When you think about cultures and those who research them, the name Edward T. Hall immediately comes to mind. He is famous for calling our attention to space, context, and time factors in cultures. This week let’s take a look at time in detail.
For us Westerners, we like to do one thing at a time with careful planning and scheduling. We study time management and efficient ways to get things done more quickly and accurately. Hall called us monochronic time people and pointed out that we were low context in our approach to time.
The other end of the continuum was polychronic time people where human interaction was valued much more highly than getting things done or getting them done on time. These Hall branded as high context people. Cultures in Africa and Latin America exemplified this factor. Below is a chart from Hall that contrasts the two ends of a time cultural factor.
All of us feel most comfortable somewhere in the continuum of monochronic and polychronic time orientations. Where do you feel you “fit”? In the middle, toward one end or the other?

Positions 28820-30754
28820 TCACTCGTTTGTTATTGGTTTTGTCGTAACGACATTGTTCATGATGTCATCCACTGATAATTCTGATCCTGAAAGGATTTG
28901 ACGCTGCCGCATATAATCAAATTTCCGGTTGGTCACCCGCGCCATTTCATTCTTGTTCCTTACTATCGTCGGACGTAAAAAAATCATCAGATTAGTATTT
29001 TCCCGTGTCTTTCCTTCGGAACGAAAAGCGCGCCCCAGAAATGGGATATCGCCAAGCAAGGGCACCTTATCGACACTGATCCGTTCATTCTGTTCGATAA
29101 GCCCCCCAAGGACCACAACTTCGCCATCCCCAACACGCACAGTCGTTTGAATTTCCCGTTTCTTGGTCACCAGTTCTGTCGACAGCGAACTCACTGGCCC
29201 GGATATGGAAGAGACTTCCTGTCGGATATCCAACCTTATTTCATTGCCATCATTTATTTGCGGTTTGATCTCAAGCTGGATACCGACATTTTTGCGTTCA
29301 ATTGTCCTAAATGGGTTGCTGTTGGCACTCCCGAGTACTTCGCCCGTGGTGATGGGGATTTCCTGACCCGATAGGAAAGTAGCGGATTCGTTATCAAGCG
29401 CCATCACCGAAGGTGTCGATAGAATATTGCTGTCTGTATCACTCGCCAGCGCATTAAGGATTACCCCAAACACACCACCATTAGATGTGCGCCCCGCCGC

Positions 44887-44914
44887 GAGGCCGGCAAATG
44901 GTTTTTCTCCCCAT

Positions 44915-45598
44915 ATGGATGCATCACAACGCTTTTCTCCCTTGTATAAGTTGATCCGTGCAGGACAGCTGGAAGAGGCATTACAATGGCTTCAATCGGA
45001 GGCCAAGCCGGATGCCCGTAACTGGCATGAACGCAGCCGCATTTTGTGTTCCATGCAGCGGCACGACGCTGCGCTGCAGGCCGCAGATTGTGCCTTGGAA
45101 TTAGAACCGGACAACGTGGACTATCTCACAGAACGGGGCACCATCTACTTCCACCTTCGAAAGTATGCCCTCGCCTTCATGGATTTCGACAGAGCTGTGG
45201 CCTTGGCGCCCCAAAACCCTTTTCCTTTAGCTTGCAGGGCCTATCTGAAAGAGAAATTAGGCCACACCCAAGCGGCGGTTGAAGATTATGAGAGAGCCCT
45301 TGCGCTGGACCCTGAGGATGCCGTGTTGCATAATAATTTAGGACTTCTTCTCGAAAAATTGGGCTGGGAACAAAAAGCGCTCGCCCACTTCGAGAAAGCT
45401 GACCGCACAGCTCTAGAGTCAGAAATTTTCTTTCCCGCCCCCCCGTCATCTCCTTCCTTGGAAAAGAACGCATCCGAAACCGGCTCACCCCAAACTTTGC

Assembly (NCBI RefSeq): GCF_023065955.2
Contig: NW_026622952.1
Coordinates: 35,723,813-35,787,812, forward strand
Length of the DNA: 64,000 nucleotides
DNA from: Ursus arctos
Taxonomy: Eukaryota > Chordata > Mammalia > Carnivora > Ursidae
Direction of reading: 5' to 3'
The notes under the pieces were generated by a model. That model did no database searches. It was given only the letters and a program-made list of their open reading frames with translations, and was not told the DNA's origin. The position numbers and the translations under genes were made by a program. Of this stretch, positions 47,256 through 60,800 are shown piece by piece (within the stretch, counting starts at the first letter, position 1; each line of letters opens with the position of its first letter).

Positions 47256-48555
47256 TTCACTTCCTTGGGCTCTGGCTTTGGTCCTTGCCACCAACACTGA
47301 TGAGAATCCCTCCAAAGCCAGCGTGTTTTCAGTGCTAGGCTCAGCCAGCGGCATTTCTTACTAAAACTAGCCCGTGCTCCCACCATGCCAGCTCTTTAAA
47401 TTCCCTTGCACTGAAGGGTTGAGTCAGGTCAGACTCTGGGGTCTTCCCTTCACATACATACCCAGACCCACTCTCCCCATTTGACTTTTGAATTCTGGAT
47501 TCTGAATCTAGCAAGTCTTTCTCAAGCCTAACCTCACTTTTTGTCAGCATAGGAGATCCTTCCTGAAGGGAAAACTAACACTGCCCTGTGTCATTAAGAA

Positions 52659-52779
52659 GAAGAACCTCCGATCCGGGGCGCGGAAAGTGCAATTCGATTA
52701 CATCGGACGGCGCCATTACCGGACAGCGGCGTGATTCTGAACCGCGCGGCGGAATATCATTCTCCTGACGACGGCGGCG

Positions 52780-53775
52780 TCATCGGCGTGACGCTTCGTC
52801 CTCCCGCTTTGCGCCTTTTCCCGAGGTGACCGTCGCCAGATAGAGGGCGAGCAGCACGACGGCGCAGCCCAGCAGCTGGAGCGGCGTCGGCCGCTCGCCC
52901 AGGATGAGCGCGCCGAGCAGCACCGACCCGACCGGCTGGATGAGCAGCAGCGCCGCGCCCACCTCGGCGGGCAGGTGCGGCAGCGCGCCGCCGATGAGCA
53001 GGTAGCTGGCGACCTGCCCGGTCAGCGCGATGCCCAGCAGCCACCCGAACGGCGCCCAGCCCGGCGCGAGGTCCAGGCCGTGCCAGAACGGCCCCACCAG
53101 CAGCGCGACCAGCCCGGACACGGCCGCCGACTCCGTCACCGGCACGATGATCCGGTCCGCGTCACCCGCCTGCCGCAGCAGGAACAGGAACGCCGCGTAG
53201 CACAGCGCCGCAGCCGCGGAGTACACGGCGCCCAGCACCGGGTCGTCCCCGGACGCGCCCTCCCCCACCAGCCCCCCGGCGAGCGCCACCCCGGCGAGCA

All of us need to learn sensitivity to the cultural comfort zones of each other. Some careers prefer one comfort zone over the other. But we can all learn to care deeply enough to flex to meet the needs of the circumstances (like showing up for your job on time!). Helping students who prefer one comfort zone over the other to learn the necessity of being flexible is a great help to those students.
Principles cited in this blog: We all have to learn sensitivity to other people’s comfort zone when it comes to the time factor in culture.
Application for ISI ministry: One way we can help students is to help them see the need to understand the cultural context of others when it is very different from what one was raised with.
Next blog topic: Cultures: The Context Factor
Doug Shaw with Derrah Jackson